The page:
Today, flowering plants (or angiosperms) make up around four-fifths of all the green plants on Earth, but for billions of years they weren't around at all. Now biologists have been able to fully chart the rapid rise of angiosperms over the last 140 million years.
A newly published 'time tree' of flowering plants shows in detail how this massive botanical upheaval came about, resulting in the 300,000 or so known species that are currently growing around us.
To come up with the timeline, researchers assembled the largest ever collection of angiosperm fossil records – 238 in total – often digging back through hundreds of years of data and translating documents from a variety of languages.
"Fossils are the most important pieces of evidence needed to understand these important evolutionary questions around angiosperm divergence times," says evolutionary biologist Hervé Sauquet, from the University of New South Wales.
"Previous studies of this nature only used 30 to 60 fossil records and we wanted to increase this number significantly and set a higher standard for fossil calibration by documenting every part of the process."
Besides amassing hundreds of fossil records, the team also compared their time tree with more than 16 million points of geographical data indicating which plants are flowering where. It's by far the most comprehensive picture of these species that we've ever had, answering a lot of questions about the timing, location and origins of plant evolution.
Taking in 435 flowering plant families in all, the chart shows modern lineages starting to emerge around 100 to 90 million years ago, before they diversified into modern-day flowering spcies around 66 million years ago – this is the difference between the 'stem' age of a species (when it originated) and its 'crown' age (when it started to diversify into the species we know today).
The researchers were able to note these time differences in their tree chart, and were also able to confirm the idea that angiosperms originated in tropical environments – even though the rainforests of today, which are dominated by flowering plants, only appeared relatively recently in Earth's history.
"By estimating both the stem and crown ages for angiosperm families we found a difference of 37 to 56 million years between family origins and the beginning of their diversification into the living species we see today," says evolutionary biologist Susana Magallón, from the National Autonomous University of Mexico.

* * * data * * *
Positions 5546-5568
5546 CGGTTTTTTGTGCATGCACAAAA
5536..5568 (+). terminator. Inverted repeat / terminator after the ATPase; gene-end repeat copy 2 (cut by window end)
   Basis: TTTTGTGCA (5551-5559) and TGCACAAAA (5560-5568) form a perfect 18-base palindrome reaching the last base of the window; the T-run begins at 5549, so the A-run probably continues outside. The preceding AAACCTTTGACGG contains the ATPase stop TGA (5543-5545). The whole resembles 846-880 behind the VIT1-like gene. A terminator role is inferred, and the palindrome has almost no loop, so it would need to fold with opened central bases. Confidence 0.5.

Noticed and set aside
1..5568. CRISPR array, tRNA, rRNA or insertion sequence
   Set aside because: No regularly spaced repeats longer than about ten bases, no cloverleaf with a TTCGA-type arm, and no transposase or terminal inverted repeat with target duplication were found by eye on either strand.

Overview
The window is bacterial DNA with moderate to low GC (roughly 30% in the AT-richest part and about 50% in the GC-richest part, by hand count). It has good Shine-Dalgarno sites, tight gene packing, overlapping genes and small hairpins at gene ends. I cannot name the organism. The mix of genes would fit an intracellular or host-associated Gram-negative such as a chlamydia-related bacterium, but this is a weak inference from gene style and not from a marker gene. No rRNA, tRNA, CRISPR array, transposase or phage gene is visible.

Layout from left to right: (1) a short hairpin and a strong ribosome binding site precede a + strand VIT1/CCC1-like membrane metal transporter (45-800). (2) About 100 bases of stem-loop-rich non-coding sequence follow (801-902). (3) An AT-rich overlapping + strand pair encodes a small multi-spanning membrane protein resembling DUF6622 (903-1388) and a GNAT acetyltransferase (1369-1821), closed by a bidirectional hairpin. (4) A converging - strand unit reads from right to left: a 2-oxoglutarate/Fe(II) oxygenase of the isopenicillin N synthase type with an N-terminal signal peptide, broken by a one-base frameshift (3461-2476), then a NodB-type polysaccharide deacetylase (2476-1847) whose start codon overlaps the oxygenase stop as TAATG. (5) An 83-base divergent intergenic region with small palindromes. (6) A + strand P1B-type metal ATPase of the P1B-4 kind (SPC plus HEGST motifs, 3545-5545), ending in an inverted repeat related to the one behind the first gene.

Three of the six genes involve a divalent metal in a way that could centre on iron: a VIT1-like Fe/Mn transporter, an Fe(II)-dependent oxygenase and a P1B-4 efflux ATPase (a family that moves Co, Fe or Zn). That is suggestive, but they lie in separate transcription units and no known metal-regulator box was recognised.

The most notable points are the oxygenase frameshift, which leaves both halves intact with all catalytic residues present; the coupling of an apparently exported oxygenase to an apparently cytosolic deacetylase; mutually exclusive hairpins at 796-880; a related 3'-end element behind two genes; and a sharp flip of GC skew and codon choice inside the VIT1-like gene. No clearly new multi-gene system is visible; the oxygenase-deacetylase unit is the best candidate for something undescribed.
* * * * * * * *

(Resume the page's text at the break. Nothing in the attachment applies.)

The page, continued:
"To put this into context, the average time lag corresponds to around a third of the entire duration of angiosperm evolution, which is at least 140 million years."
Between the stem and crown ages of angiosperms, dinosaurs were roaming the Earth. It looks as though the world domination of flowering plants was delayed until after the dinosaur age – picking up speed around 66 million years ago. In that respect, angiosperms are relatively late bloomers among plants.
Considering that flowering plants now represent the primary food source for most organisms on land, including human beings, the more we can understand about this origin and evolution process the better.
One of the ways it will help is in figuring out how to best conserve these hundreds of species of plants for the future – if we want to continue to be able to rely on them, then it's in our best interests to understand what makes them flourish.
"Let's face it, the planet is running basically off angiosperms," evolutionary botanist Doug Soltis from the University of Florida, who wasn't involved in the study, told Suzannah Lyons at ABC Science. "Their success is our success, their demise is our demise."
The research has been published in Nature Ecology & Evolution.